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Combat Shotguns: Dying?

Discussion in 'Shotguns' started by Panzerschwein, Jul 4, 2016.

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  1. Kendal Black

    Kendal Black Member

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    40 yards is an incredibly long distance when measured against the usual self-defense episode. If you want to shoot a shotgun that far you might want some of this ammo.



    The JSSAP credited the shotgun with twice the short range hit probability of a rifle and also said it was nearly half again better than a submachinegun. If you're thinking of short range scenarios, you need to think hard about the shotgun.
     
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  2. entropy

    entropy Member

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    Better double check the length; that'd be an SBS.
    For my purposes, it is. I use it for HD, the longest shot in my house is a measured 11 yards. Also, your M1 carbine fires 1 110 gr. projectile per round. I have Win PDX1 in my Ithaca M37; that's one 1 437.5 gr. projectile plus 3 60 grain projectiles each round. Within that 11 yards, it's quite sufficient. Granted, your M1 carbine rounds are going just under 2000 fps, but I believe Newton is behind me in this one; 617.5x1300 > 110x2000.
    For 40 yards, I'm outside. I'd use my AK.
    Shotguns in the military today are used primarily for door breaching; This is because current engagements are mostly in wide open territory; When it goes back into the jungles, You'll see them on point again.

    We are in 100% agreement on patterning.
     
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  3. Crawdad1

    Crawdad1 Member

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    Even in WW2 the shotgun didn't see much use in Europe but in the Pacific its use was documented in every battle. I really have to shake my head at this argument, in close quarters there is nothing better, nor is there anything even close, to the effectiveness of a shotgun.
     
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  4. CoalTrain49

    CoalTrain49 Member

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    Got it. You're using two firearms.

    Are you carrying both when the fight starts or are you calling a time out so you can change weapons?:)


    Too me a combat shotgun looks like too much gun then not enough.

    Once I've taken care of the inside threat I'm not waiting for another one. The shelter in place BS I hear so much about just doesn't appeal to me.

    "Combat" or "tactical" shotgun is a marketing pitch. You can do the same thing with any shotgun, just change the barrel. Shotguns are pretty versatile, you just have to know how to make them that way. I have 3 barrels for my 870.

    Regarding the Win 97, I never paid much attention to it as the barrel came from the Winchester factory with the gun. It also has a 30" barrel with the same SN. You had me curious so I measured it, 20".
     
    Last edited: Apr 22, 2017
  5. entropy

    entropy Member

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    Well, if I go outside it's no longer HD; It's offensive action. Barring TEOTWAWKI, that brings severe civil and criminal penalties. I live in the middle of town. If I lived in a rural area, my go to would be my AK.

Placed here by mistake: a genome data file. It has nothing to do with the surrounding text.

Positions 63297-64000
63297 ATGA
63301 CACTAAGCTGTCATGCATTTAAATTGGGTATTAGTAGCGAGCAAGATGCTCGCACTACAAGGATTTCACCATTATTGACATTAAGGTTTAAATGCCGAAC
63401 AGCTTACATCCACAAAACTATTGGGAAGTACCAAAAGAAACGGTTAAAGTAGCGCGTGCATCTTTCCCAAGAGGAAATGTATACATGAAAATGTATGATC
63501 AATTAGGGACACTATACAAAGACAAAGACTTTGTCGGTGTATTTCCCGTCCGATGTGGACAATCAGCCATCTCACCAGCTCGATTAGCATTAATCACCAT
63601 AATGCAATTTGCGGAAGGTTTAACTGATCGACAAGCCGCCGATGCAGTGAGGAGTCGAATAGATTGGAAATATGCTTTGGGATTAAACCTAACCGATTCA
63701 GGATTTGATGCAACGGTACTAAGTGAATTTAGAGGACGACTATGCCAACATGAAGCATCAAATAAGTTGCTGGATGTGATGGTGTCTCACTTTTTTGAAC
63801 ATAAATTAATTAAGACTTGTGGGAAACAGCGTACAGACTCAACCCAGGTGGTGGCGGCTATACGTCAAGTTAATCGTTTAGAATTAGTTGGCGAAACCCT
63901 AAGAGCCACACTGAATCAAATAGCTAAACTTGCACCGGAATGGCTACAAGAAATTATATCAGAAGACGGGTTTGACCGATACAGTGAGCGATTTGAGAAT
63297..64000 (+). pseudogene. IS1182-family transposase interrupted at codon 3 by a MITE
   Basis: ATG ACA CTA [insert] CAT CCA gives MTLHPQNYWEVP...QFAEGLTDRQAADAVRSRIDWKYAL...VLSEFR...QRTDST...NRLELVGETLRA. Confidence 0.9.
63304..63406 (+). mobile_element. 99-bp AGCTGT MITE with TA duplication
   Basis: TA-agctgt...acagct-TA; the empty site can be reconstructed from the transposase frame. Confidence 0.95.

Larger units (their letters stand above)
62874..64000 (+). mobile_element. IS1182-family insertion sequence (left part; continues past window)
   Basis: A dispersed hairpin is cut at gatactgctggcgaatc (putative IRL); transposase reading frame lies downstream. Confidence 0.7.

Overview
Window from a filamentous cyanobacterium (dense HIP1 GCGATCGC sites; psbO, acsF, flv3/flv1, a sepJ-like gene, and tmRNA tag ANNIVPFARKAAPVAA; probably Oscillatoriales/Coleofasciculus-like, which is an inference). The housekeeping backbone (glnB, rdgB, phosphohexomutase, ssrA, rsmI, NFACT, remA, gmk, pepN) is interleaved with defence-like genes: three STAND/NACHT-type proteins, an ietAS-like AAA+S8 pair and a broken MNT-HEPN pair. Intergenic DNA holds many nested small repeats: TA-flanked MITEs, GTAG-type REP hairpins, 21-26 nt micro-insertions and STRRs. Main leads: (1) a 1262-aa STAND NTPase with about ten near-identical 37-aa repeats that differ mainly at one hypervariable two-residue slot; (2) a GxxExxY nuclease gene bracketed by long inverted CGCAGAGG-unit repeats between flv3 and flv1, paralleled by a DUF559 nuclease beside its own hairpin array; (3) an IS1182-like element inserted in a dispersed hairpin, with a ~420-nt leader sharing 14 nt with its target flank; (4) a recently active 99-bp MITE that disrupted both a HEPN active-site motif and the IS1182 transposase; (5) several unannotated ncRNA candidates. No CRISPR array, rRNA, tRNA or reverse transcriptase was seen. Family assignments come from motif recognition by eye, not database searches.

Not easy on some models; one that comes to mind is a bona fide combat shotgun, the Savage/Stevens M67/77 series, used in VN. The barrel is not easily removable. Nor the Savage/ Stevens 520/620 series, It is mounted en bloc with the magazine, and they are not usually interchangeable. 520/620 series were used during WWII.
    I have 3 barrels for my 870 also; 20 in. cyl, 28 in, RemChoke, and 20 in. Hastings cantilever rifled. Makes it quite handy.
    Does prison? Because if you go outside the door with your M1 Carbine a blazin' that's probably where you're headed. Unless you have incoming fire from outside, that is. Even then the cover or concealment afforded by firing from inside might make sense....


    Nice Model '97! :thumbup:
     
  6. CoalTrain49

    CoalTrain49 Member

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    I hate prison.:D But incoming fire, that's the thing I really hate. I live in a very rural neighborhood. Lots of woods and acres. If someone is trespassing and shooting at me I'll interpret that as they are trying to kill me. I can't manage a threat like that with a shotgun. I might miss and kill a chicken or something. Out here you just never know who's going to roll up. Seen some pretty questionable hombres on my property that gave me some BS story about why they were there. I never great strangers unarmed.

    Anyway, you seem to know your options pretty well. I love shotguns, I just put more faith in my carbine.:thumbup:
     
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  7. armoredman

    armoredman Member

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    Shotguns have some uses ARs do not have and multiple purpose munitions is one of them. My Dept uses shotguns for many things, and that versatility of ammo is a huge part of it when we have officers using 7.5 bird, (inside 20 yards it's considered lethal force against torso, usually patterned against lower extremities to take the fight out of them), and 60 caliber rubber sting balls for the same type of reason. We also use muzzle blast diversionary devices, and you think a 338 Mag is loud? This IS a cannon going off and a muzzle flash that would make a Mosin jealous! :D But, these are very special purpose munitions for very narrowly tailored applications, same as the bean bag rounds I have seen used. Those work, BTW. ;) We also use ARs and PCC, too. We're flexible that way.